Carolina Hurricanes practice was winding down Monday and Jeff Skinner still on the ice at PNC Arena, with more work to be done.
Skinner lined up 10 pucks in the left circle, wristing shots into an empty net, picking his spots.
He then lined up 10 pucks between the circles, stick-handling and quickly backhanding shots toward the cage.
After another 10 shots from the right circle, Skinner was done, raising his arms in mock celebration as the last puck found the net.
If there’s one thing Skinner knows how to do, it’s find the net. He’s the Canes’ best scorer, its one true sniper, capable of making goalies look bad and giving his team a goal, a spark, just when it seems that goalie has all the answers.
In the Canes’ 3-2-1 start, Skinner has five of the Canes’ 16 goals. Stretching back to last season the left winger has scored 22 in his past 25 games, a total equaled in the NHL only by Nikita Kucherov’s 22 in the same span for the Tampa Bay Lightning, the Canes’ opponent Tuesday.
“Every year is kind of new,” Skinner said. “I think whenever you start a season and get that first one, it gets things rolling.
“Sometimes, it can weigh on people if you don’t get first one, waiting for that first bounce. The first one is nice. Then go work for the next one.”
In the second game of the season, against the Columbus Blue Jackets at PNC Arena, the Canes were being shut down by Sergei Bobrovsky, the 2017 Vezina Trophy winner. With time running short in regulation, Columbus led 1-0 and Bobrovsky was on the verge of a second straight shutout to begin the season.
But then Skinner pawed a puck out of the air in the offensive zone, whistling a shot between Bobrovsky’s legs for his first goal of the season and a 1-1 tie.
No mock celebration after that one. Skinner raised his right leg and let out a primal scream as he skated away from the net. The Canes lost 2-1 in overtime but Skinner’s goal gave them a point.
There have been four more goals from Skinner, an alternate captain for the Canes, in the past four games. He had two in a 4-3 loss Saturday against the Dallas Stars as the Canes rallied from a 4-0 deficit but fell short in ending their four-game road trip with a 2-2 record.
“I’ve had good chemistry with my linemates so far and hopefully that will continue,” Skinner said.
Derek Ryan has centered Skinner’s line most of the season and recently quipped that playing with Skinner is an easy way to pad your assists. In the past few games, Brock McGinn has been the right wing.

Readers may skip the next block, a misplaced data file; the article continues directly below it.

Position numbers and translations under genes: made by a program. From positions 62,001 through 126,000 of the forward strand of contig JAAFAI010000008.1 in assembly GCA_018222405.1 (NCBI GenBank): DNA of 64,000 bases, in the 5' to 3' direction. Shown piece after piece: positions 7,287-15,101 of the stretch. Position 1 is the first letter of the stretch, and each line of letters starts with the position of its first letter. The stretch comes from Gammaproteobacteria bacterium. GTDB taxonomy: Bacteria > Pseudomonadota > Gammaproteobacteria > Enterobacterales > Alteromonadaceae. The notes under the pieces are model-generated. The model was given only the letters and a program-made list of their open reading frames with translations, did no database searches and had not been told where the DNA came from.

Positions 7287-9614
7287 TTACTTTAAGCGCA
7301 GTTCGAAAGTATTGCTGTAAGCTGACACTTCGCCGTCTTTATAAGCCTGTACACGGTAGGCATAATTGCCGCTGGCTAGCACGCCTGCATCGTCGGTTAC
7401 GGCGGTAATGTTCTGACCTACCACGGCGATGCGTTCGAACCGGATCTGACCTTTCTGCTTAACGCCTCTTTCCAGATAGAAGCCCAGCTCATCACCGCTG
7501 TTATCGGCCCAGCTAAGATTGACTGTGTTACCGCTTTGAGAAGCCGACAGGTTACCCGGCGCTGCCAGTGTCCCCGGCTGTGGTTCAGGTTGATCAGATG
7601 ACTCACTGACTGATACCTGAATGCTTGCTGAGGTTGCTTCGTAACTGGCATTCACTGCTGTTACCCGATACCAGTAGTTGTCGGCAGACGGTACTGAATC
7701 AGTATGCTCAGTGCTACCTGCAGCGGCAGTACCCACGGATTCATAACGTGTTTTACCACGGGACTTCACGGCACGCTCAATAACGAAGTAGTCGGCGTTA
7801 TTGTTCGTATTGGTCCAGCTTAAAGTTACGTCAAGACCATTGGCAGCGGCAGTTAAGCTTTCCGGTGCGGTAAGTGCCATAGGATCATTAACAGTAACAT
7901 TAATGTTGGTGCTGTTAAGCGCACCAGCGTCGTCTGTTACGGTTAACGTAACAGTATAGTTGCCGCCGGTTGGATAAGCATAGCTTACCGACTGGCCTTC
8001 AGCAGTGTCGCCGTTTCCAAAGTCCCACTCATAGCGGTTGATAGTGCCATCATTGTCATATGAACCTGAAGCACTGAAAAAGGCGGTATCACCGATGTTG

“Skinny is as hot as anybody in the league the last little while,” Canes coach Bill Peters said.
Skinner, 25, smiled Monday when asked at what age he first began to notice he was pretty good at shooting and scoring.
“I don’t know,” he said. “Just growing up, it has sort of always been a role I had. I don’t know where it comes from, but ever since I was a little kid it’s something I sort of like to do. Growing up, that was always my role, I guess – put ’em in the nets.”
Playing for the Toronto Young Nats in 2007-08, Skinner had 62 goals in 50 games. One of his coaches was Bill Bowler, a former Ontario Hockey League star for the Windsor Spitfires in the 1990s and now vice president of hockey operations for the Spitfires.
“He probably was the biggest influence on me,” the 5-11, 200-pound Skinner said. “He was sort of a smaller guy, had a big, successful major junior career … I’ve always kept in touch with him.”
Skinner and Bowler have worked during the summers, sometimes three and four times a week, and Bowler was in Raleigh before the Canes’ training camp began in September.
“He’s real smart in finding little ways and in the summer little drills that can help you in game situations and can help you score,” Skinner said.
Skinner will play the puck off the end boards, off a rebound. He has worked on getting the puck off the stick blade as fast as possible. All the little things that go into scoring.
“Jeff always wants to score, and has always had a hunger to score, every shift,” Bowler said Tuesday. “He has the ability to score all by himself. He doesn’t need a mistake by the other team or be playing with certain linemates. He’s one of the few guys who can generate scoring chances by himself.”
The scoring binge late last season gave Skinner a career-high 37 – sixth best in the NHL – and he has had three 30-goals seasons in his first seven years in the league. In 2009-10, his last year of junior hockey, he had 70 goals in 82 games, including 20 in 20 playoff games, for the Kitchener Rangers in the OHL.
Skinner, now in his eighth NHL season, was stumped when the question was raised about his top scoring game, at any level of hockey.
“Three or four, maybe?” he said. “I can’t remember any big, big games. Four or five?”
Skinner has had four NHL hat tricks. The Carolina franchise record for goals in a game is four, by Eric Staal in March 2009.
That one is still out there, something for Skinner to shoot for.